How important is the stand on which a house is built? | CyberProp | 11-23

According to Gerhard Kotzé, MD of the RealNet estate agency group, one might assume, taking location into account, that the bigger the stand, the more the buyer would pay for it, but that is actually not always the case.

"Depending on buyer requirements and lifestyles, the 'usability' of a stand – sometimes also called a plot or an erf - frequently outweighs the importance of its size when it comes to calculating its value. For example, a house situated on a large piece of property that is on a very steep hillside might have less appeal and also sell for less than a similar house on a smaller, level stand, if what most buyers in that area want is space for outdoor entertaining, children, pets or gardening."

Increase in municipal property rates

Similarly, he says, in a suburb where all the homes are on level stands, the ones with the biggest stands may no longer command the highest prices these days because of the steep increases in municipal property rates in recent years, and because large grounds usually cost more to maintain and secure.

"In fact, the latest FNB figures show that these considerations, combined with the rising cost of land itself and densification due to urbanisation, have reduced the average stand size in SA's urban areas by almost half over the past 40 years, to the current 552m2."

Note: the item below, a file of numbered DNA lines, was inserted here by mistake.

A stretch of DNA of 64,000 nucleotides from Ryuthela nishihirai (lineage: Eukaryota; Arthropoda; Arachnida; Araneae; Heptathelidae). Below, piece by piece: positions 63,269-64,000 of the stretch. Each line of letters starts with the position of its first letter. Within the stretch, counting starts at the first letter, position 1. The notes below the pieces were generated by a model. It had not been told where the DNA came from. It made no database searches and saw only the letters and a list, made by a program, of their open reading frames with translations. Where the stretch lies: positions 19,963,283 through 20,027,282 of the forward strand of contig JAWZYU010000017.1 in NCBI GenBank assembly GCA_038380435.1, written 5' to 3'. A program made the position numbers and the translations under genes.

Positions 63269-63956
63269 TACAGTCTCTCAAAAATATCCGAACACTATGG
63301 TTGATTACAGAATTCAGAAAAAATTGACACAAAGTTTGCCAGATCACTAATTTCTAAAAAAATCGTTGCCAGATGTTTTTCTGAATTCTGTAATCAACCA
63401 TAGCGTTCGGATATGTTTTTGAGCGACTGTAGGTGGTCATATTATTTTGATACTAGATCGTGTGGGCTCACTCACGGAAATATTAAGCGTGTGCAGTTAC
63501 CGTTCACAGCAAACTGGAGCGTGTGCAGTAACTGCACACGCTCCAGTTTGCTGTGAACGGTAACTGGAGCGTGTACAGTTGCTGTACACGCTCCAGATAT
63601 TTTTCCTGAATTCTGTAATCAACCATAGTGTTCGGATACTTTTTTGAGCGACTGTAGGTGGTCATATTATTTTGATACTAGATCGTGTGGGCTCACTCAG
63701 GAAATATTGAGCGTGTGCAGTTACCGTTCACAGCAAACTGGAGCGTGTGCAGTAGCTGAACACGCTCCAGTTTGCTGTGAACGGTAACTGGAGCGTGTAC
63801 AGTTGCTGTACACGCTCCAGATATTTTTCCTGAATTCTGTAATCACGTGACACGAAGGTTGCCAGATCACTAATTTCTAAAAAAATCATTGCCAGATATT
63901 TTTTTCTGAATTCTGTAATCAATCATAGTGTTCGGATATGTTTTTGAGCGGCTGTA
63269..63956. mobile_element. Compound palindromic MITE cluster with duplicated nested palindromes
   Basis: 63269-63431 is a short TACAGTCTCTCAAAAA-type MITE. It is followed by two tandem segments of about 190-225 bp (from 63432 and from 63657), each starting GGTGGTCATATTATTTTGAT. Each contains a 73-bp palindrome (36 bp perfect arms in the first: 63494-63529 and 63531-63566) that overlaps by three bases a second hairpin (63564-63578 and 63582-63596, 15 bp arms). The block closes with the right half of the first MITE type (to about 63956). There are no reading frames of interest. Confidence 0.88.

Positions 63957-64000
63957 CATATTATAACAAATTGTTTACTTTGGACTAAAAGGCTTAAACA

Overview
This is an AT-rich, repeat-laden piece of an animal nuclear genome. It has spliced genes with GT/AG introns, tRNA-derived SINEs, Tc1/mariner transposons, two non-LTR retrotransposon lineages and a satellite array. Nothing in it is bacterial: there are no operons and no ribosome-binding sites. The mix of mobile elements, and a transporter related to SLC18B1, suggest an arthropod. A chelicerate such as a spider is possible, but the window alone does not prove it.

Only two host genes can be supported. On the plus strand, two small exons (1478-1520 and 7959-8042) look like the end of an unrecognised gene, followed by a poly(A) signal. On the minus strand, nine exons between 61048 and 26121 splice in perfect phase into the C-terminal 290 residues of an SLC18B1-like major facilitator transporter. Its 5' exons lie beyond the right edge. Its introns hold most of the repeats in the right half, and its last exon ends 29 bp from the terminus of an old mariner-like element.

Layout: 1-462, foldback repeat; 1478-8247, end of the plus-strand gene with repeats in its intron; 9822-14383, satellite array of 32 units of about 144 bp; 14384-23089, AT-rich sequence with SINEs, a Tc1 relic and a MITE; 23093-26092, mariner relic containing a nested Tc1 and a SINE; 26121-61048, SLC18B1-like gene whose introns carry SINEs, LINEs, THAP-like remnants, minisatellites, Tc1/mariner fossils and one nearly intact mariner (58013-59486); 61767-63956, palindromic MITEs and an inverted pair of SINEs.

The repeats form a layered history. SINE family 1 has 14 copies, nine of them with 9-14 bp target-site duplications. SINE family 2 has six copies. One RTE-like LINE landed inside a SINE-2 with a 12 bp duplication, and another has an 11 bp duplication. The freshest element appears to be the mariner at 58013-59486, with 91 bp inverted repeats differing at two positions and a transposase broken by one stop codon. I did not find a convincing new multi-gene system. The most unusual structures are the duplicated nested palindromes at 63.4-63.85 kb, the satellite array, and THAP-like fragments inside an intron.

However, says Kotzé, higher income buyers still tend to prefer bigger stands that offer more privacy and room for expansion, so in upmarket areas, the homes that are on larger-than-average stands will usually still sell at a premium.

"On the other hand, busy young professionals and executives with no children and no time to spend on garden maintenance now frequently prefer larger homes on smaller stands in estates and cluster developments."

Market conditions

Then, of course, market conditions also come into the equation. "When the number of homes for sale is high and demand is relatively low, for example, buyers will usually be less willing to make any concessions or compromises as regards the size and type of stand they expect."

But in any case, he says, it is wise to consider the resale potential of a stand as well as the house on it before you buy. "A good local agent will certainly be able to tell you what most buyers in the area prefer, whether that is smaller, low maintenance gardens with a sense of privacy, or rambling gardens with plenty of room for children and pets to play and visitors to park.

"You should also bear in mind, though, that buyer preferences can change, and that a home set on a stand that is unusually big or small for the area, or oddly shaped, could become difficult to sell in the future."

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